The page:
Security/ML is a fairly new area of research, but I think it's going to be pretty important in the next few years. There's even a very timely Kaggle competition about this (https://www.kaggle.com/c/nips-2017-defense-against-adversari...) run by Google Brain. I hope that this blog post will help make this really neat area of research slightly more approachable/accessible! Also, the attacks don't require that much compute power, so you should be able to run the code from the post on your laptop.
May "guacamole" become as prominent as "Alice and Bob".
Keep up the good work!
Hopefully, this means research will focus on more robust classifiers based on weakness identified by adversarial approaches!
> Adversarial training seeks to improve the generalization of a model when presented with adversarial examples at test time by proactively generating adversarial examples as part of the training procedure. This idea was first introduced by Szegedy et al. [SZS13] but was not yet practical because of the high computation cost of generating adversarial examples. Goodfellow et al. showed how to generate adversarial examples inexpensively with the fast gradient sign method and made it computationally efficient to generate large batches of adversarial examples during the training process [GSS14]. The model is then trained to assign the same label to the adversarial example as to the original example—for example, we might take a picture of a cat, and adversarially perturb it to fool the model into thinking it is a vulture, then tell the model it should learn that this picture is still a cat. An open-source implementation of adversarial training is available in the cleverhans library and its use illustrated in the following tutorial.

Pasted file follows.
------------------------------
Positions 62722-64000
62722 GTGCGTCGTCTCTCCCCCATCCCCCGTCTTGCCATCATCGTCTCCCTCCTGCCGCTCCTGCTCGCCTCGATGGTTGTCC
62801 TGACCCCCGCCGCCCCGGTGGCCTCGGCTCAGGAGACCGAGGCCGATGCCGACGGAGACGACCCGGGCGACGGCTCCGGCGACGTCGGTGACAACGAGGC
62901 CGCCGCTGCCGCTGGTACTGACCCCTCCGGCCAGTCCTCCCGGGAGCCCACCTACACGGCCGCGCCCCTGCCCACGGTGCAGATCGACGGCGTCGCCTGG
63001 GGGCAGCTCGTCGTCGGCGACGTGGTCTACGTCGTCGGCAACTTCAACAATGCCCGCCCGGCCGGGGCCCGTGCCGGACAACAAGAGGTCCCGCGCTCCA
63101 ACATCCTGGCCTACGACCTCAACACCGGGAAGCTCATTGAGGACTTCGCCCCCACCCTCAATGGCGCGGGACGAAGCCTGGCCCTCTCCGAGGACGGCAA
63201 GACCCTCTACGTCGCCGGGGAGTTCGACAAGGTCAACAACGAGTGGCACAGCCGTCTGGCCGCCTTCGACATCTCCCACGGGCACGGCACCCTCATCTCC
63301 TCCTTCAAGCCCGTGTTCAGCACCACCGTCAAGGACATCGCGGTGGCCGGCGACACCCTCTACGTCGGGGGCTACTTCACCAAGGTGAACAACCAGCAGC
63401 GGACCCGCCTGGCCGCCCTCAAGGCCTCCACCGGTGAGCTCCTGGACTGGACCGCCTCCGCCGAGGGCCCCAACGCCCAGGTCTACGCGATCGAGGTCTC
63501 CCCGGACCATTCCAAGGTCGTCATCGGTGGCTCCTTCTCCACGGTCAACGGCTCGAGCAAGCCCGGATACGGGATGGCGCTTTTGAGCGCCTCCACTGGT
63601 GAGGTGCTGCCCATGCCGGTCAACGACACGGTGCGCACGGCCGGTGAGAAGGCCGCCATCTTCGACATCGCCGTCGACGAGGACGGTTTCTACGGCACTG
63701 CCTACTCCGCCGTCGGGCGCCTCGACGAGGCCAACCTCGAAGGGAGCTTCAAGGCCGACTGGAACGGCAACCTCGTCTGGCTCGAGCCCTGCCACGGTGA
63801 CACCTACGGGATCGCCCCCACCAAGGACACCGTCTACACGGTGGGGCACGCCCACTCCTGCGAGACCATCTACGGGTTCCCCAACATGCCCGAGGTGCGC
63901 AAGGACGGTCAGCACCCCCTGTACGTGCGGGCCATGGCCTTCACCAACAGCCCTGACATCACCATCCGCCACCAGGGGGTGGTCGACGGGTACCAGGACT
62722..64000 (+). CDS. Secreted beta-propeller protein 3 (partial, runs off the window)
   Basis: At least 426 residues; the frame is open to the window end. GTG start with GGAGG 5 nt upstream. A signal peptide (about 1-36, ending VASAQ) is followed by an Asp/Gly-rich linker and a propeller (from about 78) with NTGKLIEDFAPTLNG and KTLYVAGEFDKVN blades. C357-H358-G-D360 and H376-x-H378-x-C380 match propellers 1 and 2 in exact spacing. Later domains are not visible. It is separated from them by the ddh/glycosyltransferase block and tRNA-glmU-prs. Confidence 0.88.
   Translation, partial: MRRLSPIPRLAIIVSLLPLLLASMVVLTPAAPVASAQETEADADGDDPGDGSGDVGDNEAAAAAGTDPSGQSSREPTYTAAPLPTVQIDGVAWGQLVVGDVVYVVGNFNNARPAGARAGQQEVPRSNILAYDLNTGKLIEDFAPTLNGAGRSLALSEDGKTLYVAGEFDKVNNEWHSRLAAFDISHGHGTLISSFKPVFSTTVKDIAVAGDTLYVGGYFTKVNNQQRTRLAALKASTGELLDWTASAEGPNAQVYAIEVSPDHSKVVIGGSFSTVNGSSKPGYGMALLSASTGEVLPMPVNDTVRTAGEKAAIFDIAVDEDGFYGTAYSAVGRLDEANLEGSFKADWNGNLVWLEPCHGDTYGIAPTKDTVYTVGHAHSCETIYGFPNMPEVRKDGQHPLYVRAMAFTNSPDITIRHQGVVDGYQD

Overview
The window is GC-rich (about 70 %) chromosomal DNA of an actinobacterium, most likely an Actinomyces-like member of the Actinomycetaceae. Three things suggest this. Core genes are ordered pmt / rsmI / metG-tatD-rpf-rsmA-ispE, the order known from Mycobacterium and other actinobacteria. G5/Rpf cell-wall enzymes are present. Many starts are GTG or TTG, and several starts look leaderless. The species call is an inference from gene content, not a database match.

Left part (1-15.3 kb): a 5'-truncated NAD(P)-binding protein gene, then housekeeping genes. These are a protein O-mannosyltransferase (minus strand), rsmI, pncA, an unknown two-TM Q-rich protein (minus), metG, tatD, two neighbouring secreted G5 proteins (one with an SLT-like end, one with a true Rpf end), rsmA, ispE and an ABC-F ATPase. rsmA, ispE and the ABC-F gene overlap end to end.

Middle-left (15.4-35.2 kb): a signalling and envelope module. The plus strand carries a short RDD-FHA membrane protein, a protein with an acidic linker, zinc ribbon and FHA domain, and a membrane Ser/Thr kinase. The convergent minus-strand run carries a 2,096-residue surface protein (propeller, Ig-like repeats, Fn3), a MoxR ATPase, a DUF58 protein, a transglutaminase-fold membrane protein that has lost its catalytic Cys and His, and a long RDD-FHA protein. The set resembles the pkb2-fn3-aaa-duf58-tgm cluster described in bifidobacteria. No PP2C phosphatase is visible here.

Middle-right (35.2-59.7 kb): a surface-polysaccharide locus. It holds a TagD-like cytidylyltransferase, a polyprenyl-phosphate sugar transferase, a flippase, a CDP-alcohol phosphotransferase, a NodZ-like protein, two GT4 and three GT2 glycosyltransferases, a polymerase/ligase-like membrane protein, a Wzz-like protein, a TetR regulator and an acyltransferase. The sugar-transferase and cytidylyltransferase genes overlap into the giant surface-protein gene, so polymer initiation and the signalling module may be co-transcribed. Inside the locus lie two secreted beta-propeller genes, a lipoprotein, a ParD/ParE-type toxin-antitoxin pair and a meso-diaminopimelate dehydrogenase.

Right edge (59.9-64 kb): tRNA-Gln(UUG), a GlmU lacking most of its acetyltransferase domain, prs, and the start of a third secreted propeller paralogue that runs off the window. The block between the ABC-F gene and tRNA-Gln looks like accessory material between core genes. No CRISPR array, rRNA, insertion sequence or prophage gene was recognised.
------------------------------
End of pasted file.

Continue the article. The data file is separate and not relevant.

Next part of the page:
Bonus, if you tackle this problem you get several semi-orthogonal technologies for "free".
1 - https://www.usenix.org/system/files/conference/cset16/cset16...
The end result will vary depending if the adversial input is a child or the rear end of a truck illuminated by sunshine at a certain angle.
So far only the second one have been tested IRL but for some reason I'm not really fond of the idea that we should be gathering more field data of adversial input...
My main fear with current autonomous driving applications of ML is that they might not be that ready for prime time and that we are only a few deadly accidents away from a major setback in public trust relating to autonomous driving.